In a recent Fast Company feature, 'Quiet or I’m quitting: Here’s why your employees are getting so fed up with workplace noise', Jennifer Alsever writes, "As workers return to offices, they may be less tolerant of pre-pandemic decibel levels, especially if they are introverts".
Noise can make us lose concentration, motivation, and brain functioning: People lose an estimated 86 minutes of productivity each day because of noise distractions, according to a study by Steelcase. It takes another 23 minutes to get back on task after an interruption, according to another University of California at Irvine study.
Sensitivity to noise varies among people. Introverts, for instance, tend to tolerate much less noise than extroverts, according to Susan Cain’s book Quiet: The Power of Introverts in a World that Can’t Stop Talking. She writes of one study in which extroverts chose 72 decibels for the “just right” level of sound, while introverts chose 55 decibels. Those introverts also performed much worse on tasks when exposed to the extrovert’s noise levels.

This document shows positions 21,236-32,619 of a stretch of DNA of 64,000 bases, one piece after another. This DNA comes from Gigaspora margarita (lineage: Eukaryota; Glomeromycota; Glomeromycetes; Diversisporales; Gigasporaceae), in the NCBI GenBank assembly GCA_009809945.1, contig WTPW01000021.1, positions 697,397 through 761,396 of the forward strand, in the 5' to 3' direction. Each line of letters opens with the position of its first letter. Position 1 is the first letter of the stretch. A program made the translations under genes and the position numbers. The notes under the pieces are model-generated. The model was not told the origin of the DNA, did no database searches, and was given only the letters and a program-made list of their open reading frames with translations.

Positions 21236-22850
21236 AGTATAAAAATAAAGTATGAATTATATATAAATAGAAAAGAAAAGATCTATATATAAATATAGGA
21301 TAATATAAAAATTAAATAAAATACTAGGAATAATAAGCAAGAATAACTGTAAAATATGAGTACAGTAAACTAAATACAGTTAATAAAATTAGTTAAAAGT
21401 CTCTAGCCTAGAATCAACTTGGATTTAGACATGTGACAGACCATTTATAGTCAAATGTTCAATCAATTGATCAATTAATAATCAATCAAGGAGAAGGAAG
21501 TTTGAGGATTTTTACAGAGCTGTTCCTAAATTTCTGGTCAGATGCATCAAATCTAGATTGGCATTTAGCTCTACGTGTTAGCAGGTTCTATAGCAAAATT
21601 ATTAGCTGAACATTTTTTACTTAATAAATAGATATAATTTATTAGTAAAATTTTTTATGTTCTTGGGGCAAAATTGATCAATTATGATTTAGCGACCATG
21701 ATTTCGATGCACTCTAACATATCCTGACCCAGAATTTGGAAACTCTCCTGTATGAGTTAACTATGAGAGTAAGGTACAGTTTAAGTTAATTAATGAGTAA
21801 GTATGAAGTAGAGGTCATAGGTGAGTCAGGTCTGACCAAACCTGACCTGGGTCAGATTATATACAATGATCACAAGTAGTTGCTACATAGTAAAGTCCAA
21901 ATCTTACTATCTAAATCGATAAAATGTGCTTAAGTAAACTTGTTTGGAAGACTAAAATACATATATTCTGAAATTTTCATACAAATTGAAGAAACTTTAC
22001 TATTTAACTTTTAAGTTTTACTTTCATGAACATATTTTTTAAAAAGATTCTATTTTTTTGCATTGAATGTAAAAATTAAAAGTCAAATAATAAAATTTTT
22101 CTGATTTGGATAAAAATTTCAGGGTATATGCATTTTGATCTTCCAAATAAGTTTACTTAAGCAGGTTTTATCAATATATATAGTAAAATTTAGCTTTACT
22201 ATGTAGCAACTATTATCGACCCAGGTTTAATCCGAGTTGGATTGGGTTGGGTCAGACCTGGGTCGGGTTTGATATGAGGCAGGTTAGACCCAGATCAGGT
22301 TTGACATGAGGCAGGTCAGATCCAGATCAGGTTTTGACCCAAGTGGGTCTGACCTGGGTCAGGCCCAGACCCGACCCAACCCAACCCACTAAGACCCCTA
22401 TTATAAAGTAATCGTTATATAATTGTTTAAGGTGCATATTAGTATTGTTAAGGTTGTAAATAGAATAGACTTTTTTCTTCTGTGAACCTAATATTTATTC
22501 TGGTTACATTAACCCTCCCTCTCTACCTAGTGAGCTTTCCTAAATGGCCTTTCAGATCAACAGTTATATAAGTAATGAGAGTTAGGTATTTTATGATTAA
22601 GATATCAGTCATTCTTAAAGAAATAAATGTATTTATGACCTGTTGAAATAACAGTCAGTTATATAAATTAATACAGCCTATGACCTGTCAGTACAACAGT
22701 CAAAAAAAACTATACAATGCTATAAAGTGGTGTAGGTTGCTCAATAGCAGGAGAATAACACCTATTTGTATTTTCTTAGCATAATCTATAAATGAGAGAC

In the Fast Company article, Amanda ends with a section looking at Solutions for a Noisy world, saying:
To improve acoustics, companies are installing modular phone booths for quiet work and building huddle rooms with soundproofing that allows everyone in virtual meetings—both at home and in the office—to hear more clearly. On Quiet Mark's Acoustics Academy directory of verified solutions for every application area, you will find such meeting room and booth solutions by brands including BuzziSpace, Vetrospace and BlockO.
In addition, Amanda notes, "Companies are also turning to “soundscaping.” One UK soundscaping company, Moodsonic, does this by playing a wide range of nature sounds, from the babble of a stream to island forests, inside client offices and thereby silencing noisy conversations or a surge in activity. "The company’s software uses sensors to monitor areas of offices and automatically adjust the sounds", says Evan Benway, managing director of Moodsonic.
Moodsonic was recently Quiet Mark certified and is also one of many solutions listed on Acoustics Academy. In this episode, accompanied by fellow guest, Ethan Bourdeau, Sound Concept Lead at IWBI - The International WELL Building Institute, we take a deep dive into the ways in which sound masking and soundscaping can help support a human-centric approach to building design; creating inclusive spaces that cater to a wide neurodiverse range of occupants, from extroverts to introverts.